• Filled with Victorian furniture and beautiful antique fixtures, even at that age I was amazed.

  • They eagerly and happily took our bags, welcomed us in English, and quickly drove us out of the airport.

  • Do I shake the hand that has always bitten me?

  • In the spring, people were literally exploding outside.

  • Freedom of speech is the ointment which sets us free.

  • I first was exposed through a friend who attends [school].

  • As an extra, we even saw Elizabeth Taylor's home, which had a bridge attaching it to the hoe across the street.

  • Under Activities: Volunteer (Retarded totor)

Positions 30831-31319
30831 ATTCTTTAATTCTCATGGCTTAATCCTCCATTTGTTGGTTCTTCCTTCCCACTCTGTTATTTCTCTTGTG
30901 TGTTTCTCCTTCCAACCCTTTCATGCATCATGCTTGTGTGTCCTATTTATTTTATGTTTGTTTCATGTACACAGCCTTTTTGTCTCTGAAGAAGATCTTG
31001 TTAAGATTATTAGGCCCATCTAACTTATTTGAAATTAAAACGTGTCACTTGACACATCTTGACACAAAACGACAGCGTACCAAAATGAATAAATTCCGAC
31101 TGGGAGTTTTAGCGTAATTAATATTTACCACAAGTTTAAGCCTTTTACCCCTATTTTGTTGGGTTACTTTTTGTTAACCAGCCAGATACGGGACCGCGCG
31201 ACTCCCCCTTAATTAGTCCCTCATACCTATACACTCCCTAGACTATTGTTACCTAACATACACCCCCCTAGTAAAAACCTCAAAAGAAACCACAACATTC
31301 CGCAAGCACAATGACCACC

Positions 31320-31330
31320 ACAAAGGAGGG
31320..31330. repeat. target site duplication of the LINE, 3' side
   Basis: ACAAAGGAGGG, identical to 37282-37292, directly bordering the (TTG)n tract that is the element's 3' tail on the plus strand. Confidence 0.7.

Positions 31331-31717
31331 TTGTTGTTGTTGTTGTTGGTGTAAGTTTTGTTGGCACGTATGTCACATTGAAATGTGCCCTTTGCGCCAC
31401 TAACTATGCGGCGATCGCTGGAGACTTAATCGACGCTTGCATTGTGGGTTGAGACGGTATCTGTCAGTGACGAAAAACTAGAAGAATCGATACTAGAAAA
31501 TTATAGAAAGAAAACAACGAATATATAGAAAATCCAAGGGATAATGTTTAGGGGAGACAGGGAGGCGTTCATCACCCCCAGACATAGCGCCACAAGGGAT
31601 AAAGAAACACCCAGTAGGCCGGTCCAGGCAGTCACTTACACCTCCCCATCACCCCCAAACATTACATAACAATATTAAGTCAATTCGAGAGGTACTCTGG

• Name of Activity: Cook and serve homeless

  • On a transcript: AP Engllish

  • Misspelled abbreviation on another transcript: COMP CRAP (computer graphics)

  • Handwritten on an interview form under Academic Interests: Writting.






Final Steps



Read Your Essay Out Loud: To help you polish the essay even further, read it out loud. You will be amazed at the faulty grammar and awkward language that your ears can detect. This will also give you a good sense of the flow of the piece and will alert you to anything that sounds too abrupt or out of place. Good writing, like good music, has a certain rhythm. How does your essay sound? Is it interesting and varied or drawn out and monotonous?



Have Your Essay Professionally Edited: After spending hundreds of dollars on test prep courses and guidebooks, you must be extremely confident if you decide not to seek a professional's advice on the most controllable aspect of the entire application.